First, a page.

To create an ester the OH group of a carboxylic
acid is replaced by an OR group. Esters cannot
form hydrogen bonds with each other. Therefore,
esters have lower boiling points than the
carboxylic acids from which they are derived.
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13–58
FORMING ESTERS FROM CARBOXYLIC ACIDS
The reactions of alcohols (R-OH) and amines
(R-NH2) with carboxylic acids follow the same
pattern – both replace the –OH group in the
acid with another group.
Esterification: Esterification is carried out by
warming a mixture of a carboxylic acid and an
alcohol in the presence of a catalytic amount of
a strong acid catalyst.
O
O
║
║
R-C-OH + HO-R’ → R-C-O-R’ +H2O
acid alcohol
ester
water
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This is an elimination
reaction. Water is
split out
13–59
Aspirin and Other Over-the-Counter
Carboxylic Acid Derivatives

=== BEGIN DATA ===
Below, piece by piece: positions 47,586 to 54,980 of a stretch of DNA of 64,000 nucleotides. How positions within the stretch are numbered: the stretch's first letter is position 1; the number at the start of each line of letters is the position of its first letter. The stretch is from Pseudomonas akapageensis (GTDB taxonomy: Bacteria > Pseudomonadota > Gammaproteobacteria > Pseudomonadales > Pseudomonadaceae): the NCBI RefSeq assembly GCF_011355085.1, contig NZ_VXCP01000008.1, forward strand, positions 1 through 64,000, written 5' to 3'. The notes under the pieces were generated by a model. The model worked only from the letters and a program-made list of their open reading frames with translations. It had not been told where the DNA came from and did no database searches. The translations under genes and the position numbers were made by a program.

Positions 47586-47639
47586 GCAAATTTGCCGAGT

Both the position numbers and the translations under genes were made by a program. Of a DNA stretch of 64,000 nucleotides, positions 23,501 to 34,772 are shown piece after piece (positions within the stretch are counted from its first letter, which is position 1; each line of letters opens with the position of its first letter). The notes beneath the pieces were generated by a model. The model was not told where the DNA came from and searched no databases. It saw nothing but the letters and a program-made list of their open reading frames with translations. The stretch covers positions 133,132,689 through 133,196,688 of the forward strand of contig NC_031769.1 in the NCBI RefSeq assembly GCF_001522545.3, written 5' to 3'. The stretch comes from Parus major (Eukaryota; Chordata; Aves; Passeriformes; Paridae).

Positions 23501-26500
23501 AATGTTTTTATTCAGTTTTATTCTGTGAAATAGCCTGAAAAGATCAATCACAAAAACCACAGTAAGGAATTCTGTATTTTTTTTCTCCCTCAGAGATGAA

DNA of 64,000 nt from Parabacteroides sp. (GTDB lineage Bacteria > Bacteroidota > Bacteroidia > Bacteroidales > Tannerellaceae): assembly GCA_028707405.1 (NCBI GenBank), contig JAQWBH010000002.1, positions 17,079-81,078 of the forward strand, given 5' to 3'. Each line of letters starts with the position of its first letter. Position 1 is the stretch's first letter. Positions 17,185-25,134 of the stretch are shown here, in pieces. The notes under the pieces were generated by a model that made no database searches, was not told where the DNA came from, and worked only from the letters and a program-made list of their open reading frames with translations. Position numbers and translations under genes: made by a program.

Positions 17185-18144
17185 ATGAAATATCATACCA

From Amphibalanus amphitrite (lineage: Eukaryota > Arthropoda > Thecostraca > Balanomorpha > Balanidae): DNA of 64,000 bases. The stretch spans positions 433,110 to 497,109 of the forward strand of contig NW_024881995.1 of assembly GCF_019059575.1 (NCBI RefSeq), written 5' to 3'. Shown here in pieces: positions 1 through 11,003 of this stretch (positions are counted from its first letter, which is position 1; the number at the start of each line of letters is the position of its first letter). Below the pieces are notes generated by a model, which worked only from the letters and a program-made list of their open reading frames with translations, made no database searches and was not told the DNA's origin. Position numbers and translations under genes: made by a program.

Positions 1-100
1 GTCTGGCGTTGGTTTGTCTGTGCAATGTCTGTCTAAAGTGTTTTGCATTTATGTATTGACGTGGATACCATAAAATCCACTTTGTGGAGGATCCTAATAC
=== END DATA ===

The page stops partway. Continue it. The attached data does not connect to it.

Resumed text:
Aspirin: A member of a group of drugs known as
salicylates. Aspirin is an analgesic (relieves pain),
antipyretic (reduces fever), and anti-inflammatory
(reduces inflammation).
Salicylates are esters of
salicyclic acid.
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13–60
Esterification
= forward reaction
+
CH3COOH
OH
salicylic acid
COOH
H+
COOH
acetic acid
Hydrolysis
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heat
O
O
CH3
aspirin
= reverse reaction = adding
water to break a bond
13–61
Selected Esters That Are Used as Flavoring Agents.
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13–62
Amides
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13–63
Amides
•
Amides may contain an –NH2 group or one
or both of the hydrogens can be replaced
with alkyl groups.
•
Unsubstituted amides, RCONH2, can form
three hydrogen bonds to other amide
molecules and thus have higher melting
and boiling points than the acids from
which they are derived.
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13–64
•
•
Monosubstituted amides, RCONHR’, can
form hydrogen bonds to other amide
molecules.
Disubstituted amides, RCONR’2, can not
form hydrogen bonds to other amide
molecules, therefore, they have lower
boiling points.
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13–65
•
Unsubstituted amides, RCONH2, are
named by replacing the –oic acid by –
amide.
• Substituted amides are named by first